Google has stated that, since most traffic is now HTTPS anyway, they feel that it's no longer necessary to draw the user's attention to the “Secure” indicator, that being just sort of the de facto. And so instead Chrome will start focusing on highlighting situations when the user is accessing an insecure website. So again, in September - well, in July 68 will start saying “Not Secure” if you're on HTTP. And then in the next one after, in Chrome 70, which I don't have the date for that, probably either the very end of 2018 or maybe the beginning of 2019, they're going to further amplify that “Not Secure” indication by if you start entering data into a form on a non-HTTP site.
And what would really be interesting is to know whether it's - because we've talked about this at length - whether it's the submission URL which is not HTTPS or whether the page where you're filling the data in is not HTTPS. Be interesting to see which of those they choose, or maybe both. Maybe they just want both to be an HTTPS page and an HTTPS submission. Anyway, they're going to animate that “Not Secure” by turning it red to, like, really call the users' attention to the face that they're entering data into a site which is not HTTPS. So again, they're determined to move the industry away from HTTP over the grumblings of people who argue that their site just has no need for it.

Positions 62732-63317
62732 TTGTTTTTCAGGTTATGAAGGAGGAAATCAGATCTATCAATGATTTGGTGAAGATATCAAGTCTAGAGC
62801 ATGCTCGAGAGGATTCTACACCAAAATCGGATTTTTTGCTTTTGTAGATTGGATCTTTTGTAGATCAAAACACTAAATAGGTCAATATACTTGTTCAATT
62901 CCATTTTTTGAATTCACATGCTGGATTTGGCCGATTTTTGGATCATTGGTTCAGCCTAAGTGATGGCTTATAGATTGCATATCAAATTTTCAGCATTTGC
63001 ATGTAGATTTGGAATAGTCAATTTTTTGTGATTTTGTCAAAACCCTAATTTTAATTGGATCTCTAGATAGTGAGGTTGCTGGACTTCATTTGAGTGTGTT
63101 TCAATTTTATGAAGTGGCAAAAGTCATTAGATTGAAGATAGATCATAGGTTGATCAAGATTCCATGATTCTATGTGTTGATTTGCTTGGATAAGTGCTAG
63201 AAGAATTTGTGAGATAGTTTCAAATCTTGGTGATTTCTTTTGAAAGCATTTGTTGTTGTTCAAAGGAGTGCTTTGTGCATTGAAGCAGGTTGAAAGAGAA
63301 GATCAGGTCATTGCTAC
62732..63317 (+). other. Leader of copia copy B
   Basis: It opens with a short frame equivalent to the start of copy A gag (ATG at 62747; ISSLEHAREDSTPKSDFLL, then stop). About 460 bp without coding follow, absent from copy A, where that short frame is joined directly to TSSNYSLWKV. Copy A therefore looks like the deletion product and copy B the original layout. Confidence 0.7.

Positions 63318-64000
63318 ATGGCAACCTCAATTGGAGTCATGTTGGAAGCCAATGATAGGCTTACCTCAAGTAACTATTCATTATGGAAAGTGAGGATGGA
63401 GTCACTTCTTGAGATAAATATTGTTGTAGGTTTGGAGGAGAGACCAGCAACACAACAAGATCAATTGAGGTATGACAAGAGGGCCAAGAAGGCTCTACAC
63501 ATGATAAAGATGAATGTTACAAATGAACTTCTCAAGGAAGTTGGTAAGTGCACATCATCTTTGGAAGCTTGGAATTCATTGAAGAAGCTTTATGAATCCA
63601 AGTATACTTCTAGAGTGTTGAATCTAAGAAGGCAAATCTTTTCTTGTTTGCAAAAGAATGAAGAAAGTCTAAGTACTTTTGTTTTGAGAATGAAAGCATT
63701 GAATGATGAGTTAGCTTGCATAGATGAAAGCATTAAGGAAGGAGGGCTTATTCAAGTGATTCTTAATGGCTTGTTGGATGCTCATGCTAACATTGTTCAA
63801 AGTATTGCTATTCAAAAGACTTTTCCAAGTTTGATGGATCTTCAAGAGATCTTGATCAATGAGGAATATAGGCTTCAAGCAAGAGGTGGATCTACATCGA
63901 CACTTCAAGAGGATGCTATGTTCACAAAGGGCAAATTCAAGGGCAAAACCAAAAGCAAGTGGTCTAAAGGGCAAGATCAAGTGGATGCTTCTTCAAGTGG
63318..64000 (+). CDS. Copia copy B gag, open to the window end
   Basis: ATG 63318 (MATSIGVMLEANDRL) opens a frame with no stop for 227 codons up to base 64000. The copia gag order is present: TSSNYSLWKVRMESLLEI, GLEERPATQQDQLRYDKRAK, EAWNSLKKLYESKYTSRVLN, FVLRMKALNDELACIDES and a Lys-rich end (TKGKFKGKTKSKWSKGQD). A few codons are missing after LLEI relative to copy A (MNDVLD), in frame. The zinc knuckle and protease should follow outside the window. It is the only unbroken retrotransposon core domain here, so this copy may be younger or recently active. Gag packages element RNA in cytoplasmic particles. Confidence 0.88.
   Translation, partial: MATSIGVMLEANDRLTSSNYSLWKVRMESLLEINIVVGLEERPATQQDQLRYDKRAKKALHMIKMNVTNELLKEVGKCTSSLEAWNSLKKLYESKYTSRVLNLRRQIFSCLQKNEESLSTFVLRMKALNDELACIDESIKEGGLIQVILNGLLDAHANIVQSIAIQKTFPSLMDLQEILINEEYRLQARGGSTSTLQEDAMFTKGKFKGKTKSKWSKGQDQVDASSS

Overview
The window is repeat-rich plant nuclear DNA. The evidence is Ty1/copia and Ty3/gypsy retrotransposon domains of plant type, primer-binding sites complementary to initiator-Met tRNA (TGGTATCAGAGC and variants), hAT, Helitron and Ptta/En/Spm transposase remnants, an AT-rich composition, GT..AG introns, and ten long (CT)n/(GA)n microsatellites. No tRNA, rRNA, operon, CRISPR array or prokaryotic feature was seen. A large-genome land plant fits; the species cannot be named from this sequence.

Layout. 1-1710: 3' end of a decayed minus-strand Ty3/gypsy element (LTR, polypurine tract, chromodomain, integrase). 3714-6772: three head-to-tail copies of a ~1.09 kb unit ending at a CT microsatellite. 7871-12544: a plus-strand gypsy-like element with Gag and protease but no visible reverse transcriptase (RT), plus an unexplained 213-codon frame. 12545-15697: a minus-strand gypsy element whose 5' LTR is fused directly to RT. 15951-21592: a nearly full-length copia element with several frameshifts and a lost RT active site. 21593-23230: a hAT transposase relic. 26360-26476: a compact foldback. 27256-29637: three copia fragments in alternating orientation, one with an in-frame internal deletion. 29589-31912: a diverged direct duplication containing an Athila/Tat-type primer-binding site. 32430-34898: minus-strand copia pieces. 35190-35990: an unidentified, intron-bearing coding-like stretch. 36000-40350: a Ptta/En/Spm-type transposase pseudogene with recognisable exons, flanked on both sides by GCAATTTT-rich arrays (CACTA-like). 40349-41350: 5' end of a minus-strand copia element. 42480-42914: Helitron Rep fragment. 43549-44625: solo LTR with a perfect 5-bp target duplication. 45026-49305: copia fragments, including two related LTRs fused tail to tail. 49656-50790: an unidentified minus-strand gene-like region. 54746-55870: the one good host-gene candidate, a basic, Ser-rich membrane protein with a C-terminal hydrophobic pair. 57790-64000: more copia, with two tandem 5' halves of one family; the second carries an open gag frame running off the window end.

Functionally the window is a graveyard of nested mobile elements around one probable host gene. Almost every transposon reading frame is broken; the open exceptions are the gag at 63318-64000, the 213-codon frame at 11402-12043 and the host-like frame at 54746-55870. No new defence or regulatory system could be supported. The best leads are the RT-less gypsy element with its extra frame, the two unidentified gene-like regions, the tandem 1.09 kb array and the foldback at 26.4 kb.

On the other hand, I do support the idea that a site that is wanting data from a user could be benign. It might be that it really doesn't need security. But chances are what a user is putting into a form they would like to not have eavesdropped on. So highlighting the fact that where they're putting the data in isn't secure is probably a good thing.
GPON routers are still and again in the news: 17,000 of these GPON routers that we've been talking about the last few weeks have been infected with the Satori botnet. They're now scanning port 3333, which is used by the Ethereum miner known as Claymore. It turns out that there's a zero-day flaw in the Claymore mining software which exposes it when it's publicly exposed on port 3333. This new botnet, this Satori botnet has added its own skill, looking for those Ethereum mining rigs. And, if found, they reconfigure the Ethereum miner to join the DwarfPool mining pool and use the attacker's Ethereum wallet. So yet another example of where routers are being put to a bad purpose.